Welcome back to my monthly book reviews. At the start of the year I set myself a challenge to read two books a month every month. So far I have actually managed to read four books a month and I couldn’t be prouder. I was a huge reader when I was younger, choosing to loose myself in new worlds and tales. As I got older, as studies got harder, as life got busier I lost that love for books. Or rather I misplaced it. That love of reading got buried under text books and swamped by sleepless nights and parenting. I feel so lucky to finally be able to rekindle that fire and discover new books and authors as I go.
Any recommendations you would like to send my way are always welcome. Just comment below or message me on Instagram.
The Last Person Who Called Me Sweet pea Ended Up Dead is a book written from the perspective of the murderer. Not just any murderer but a young female serial killer.
Rhiannon works as a journalist in her local newspaper by day. But by night she walks her dog and prowls for sex predators to kill. With the theory she is keeping the streets safe and that most people would thank her if they knew what she was doing and who she was targeting her rampage continues.
“I haven’t killed anyone for three years, and I thought that when it happened again I’d feel bad. Like an alcoholic taking a sip of whiskey. But no. Nothing.”
I may have only given this three stars but mostly I did enjoy it. I can’t say I much liked the main character but I didn’t hate her either. Not until the end anyway. By the end she was out of control and I was longing for the killing spree to come to an end.
This book left me with quite a filthy feeling after I finished it. And maybe for that reason it deserves a higher rating. However, I am not sure I liked being made to feel that way.
I Thought I Knew You is a thought provoking book about trust, teenage traumas and rape accusations. Written from the perspective of two mums and best friends; Holly the mother of Saul, accused of raping Saffie, daughter of Jules. Saul maintains his innocence, Saffie maintains his guilt. Who is telling the truth. Who do you trust the most? Your oldest friend or your child?
“The tweet leaves me shaken. The hatred in it.”
This book was really good at highlighting a lot of the issues around consent in our world today. The need we have as a society to end victim blaming and the understand that the absence of a ‘No’ does not indicate consent. The author highlighted with great detail the torment of the family of the accused and the pain of the mother of the victim. How could each not know sooner, or suspect? What if it is all a lie.
I think in many ways this book may also deserve a higher rating than I have given it, for the unflinching tackling of such a tough subject. Much of my reason for only allowing it three stars is that some of the plot was slow, tedious and I felt my attention wavering. All in all the storyline was well rounded, tactfully written and emotive. Somehow is was an easy read despite the painful subject matter. A book where all the characters are relatable, understandable and believable. I would definitely recommend it for a different type of crime book.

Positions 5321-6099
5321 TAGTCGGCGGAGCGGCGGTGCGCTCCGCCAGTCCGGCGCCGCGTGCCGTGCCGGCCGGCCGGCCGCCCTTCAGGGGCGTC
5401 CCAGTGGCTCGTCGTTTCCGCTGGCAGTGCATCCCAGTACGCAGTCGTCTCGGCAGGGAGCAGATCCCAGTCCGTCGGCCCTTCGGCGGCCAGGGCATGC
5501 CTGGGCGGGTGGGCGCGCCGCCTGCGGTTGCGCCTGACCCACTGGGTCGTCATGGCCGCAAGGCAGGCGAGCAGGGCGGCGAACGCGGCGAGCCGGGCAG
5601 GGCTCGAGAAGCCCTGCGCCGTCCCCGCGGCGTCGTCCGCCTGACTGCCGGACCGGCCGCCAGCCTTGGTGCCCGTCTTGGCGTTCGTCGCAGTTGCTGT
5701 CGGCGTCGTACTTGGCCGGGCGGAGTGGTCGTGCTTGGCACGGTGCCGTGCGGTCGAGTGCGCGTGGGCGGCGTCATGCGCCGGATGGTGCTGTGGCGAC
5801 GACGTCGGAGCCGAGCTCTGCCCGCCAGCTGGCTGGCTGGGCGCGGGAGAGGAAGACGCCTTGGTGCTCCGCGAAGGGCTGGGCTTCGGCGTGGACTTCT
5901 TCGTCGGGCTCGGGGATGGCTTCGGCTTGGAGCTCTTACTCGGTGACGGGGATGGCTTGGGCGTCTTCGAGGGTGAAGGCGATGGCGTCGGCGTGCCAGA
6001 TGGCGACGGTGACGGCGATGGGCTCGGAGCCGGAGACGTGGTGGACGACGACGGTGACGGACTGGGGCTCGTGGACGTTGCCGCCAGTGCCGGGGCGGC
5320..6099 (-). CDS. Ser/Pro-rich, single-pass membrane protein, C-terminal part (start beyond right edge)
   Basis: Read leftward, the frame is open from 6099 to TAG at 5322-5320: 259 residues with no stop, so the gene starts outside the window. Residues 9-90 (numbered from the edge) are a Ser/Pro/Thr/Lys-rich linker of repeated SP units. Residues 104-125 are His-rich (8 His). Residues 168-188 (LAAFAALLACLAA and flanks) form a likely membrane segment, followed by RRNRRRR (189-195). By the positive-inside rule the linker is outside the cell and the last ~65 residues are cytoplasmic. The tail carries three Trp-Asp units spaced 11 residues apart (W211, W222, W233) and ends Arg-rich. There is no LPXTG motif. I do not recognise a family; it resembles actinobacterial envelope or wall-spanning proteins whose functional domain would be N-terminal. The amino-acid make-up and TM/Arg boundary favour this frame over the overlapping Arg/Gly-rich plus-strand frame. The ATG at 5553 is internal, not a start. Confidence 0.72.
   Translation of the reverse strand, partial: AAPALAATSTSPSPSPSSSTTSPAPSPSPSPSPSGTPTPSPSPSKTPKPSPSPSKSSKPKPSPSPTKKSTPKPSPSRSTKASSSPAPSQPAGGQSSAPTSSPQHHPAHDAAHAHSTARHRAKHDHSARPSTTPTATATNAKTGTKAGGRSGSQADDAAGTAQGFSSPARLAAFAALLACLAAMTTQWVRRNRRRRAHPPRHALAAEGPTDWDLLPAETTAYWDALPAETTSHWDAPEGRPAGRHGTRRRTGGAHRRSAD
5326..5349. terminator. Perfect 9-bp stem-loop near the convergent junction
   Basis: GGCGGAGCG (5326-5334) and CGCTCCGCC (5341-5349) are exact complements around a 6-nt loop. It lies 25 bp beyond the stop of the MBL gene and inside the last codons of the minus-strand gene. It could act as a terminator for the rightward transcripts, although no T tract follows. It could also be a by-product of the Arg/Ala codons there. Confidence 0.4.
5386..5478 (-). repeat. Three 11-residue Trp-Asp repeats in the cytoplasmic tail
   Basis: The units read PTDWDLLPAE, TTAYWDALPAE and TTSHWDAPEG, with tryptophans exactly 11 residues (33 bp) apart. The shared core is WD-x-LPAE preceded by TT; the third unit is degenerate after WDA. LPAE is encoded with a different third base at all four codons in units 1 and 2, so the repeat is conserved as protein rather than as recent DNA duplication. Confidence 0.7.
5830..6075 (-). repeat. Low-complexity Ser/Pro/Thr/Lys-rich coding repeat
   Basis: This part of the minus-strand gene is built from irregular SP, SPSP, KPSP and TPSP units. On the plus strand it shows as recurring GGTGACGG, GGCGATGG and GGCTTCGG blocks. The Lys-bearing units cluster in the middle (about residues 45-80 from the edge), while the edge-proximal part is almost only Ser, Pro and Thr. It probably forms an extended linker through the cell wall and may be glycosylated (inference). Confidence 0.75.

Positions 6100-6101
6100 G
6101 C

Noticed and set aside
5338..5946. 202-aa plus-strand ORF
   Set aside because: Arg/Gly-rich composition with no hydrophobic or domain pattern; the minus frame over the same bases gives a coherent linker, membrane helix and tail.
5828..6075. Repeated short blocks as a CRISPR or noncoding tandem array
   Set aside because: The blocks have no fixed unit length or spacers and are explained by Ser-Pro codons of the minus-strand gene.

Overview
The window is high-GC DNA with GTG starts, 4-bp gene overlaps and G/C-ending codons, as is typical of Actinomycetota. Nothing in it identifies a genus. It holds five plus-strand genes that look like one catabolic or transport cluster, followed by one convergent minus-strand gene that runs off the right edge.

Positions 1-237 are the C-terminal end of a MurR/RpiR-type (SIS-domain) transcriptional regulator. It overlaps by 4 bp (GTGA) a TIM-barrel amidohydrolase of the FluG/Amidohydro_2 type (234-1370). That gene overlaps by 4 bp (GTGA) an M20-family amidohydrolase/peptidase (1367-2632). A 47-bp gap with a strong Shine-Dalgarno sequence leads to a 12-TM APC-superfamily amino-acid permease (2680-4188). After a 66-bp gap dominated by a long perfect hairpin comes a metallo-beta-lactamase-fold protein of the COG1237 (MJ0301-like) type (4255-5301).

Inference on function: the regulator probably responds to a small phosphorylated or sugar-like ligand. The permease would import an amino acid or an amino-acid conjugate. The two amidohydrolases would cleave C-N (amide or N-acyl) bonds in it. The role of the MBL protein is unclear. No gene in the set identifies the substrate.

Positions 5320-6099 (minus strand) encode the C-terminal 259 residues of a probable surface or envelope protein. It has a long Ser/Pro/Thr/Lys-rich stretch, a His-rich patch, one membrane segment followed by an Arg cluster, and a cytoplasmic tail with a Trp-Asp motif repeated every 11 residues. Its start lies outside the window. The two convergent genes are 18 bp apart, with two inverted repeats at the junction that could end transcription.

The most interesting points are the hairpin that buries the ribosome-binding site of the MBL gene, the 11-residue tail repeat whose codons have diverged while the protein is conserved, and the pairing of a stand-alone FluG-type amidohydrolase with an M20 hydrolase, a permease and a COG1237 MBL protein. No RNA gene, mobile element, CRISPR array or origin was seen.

I couldn’t resist reading another Colleen Hoover book. I have come to really enjoy her style of writing and how she builds her characters and storylines. This one is going to be the last one of hers I read for a little while though as it really got to me. I don’t cry easily. This book made me cry. Quite a lot.
In fact I even had a couple of days off reading it in the middle as I needed a moment to breathe before the emotional turmoil really got going.
“If you only shine light on your flaws, all your perfects will dim.”
Everything about this was easy reading but that didn’t stop it from being hard hitting and gripping at all stages. I completely bought into the love affair and marriage of the main characters. The way in which life got painfully in their way. How they hid their feelings trying t protect one another but really just driving themselves further apart. Everything is so relatable. It was almost impossible not to be completely drawn in, consumed but it.
So despite how good this was I need an emotional rest. Back to my crime thrillers for now. But I will be back for more… Maybe in June.
Three Little Lies is a novel by the author of ‘Friend Request’. I have had that book on my reading list for a while but truthfully this one came up on a recommended Amazon list and it was on offer. I am so glad I didn’t pass this one by.
Three Little Lies follows the story of three teenage girls and how their lives intertwine. The lies told and the effects they have for years to come. But not all lies are known. Not all lies are obvious. Who is telling the truth and where will it lead you?
“Maybe that’s all we have to do, all we can do: face the truth of our lives with equanimity and grace.”
I was gripped by this story, following its twists and turns from the past and the present. The undercurrent of lies is obvious from the outset. But exact who is lying and about what remains unclear until right at the end.
A brilliantly written book that kept me guessing and longing to unravel the truth quicker. This was so close to a 5* book and the thing that lost it a star for me was that I felt like there was something missing, almost as if something had been edited out. I couldn’t quite put my finger on it but I do know that as much as I enjoyed this book I didn’t finish it feeling 100% satisfied. But pretty darn close.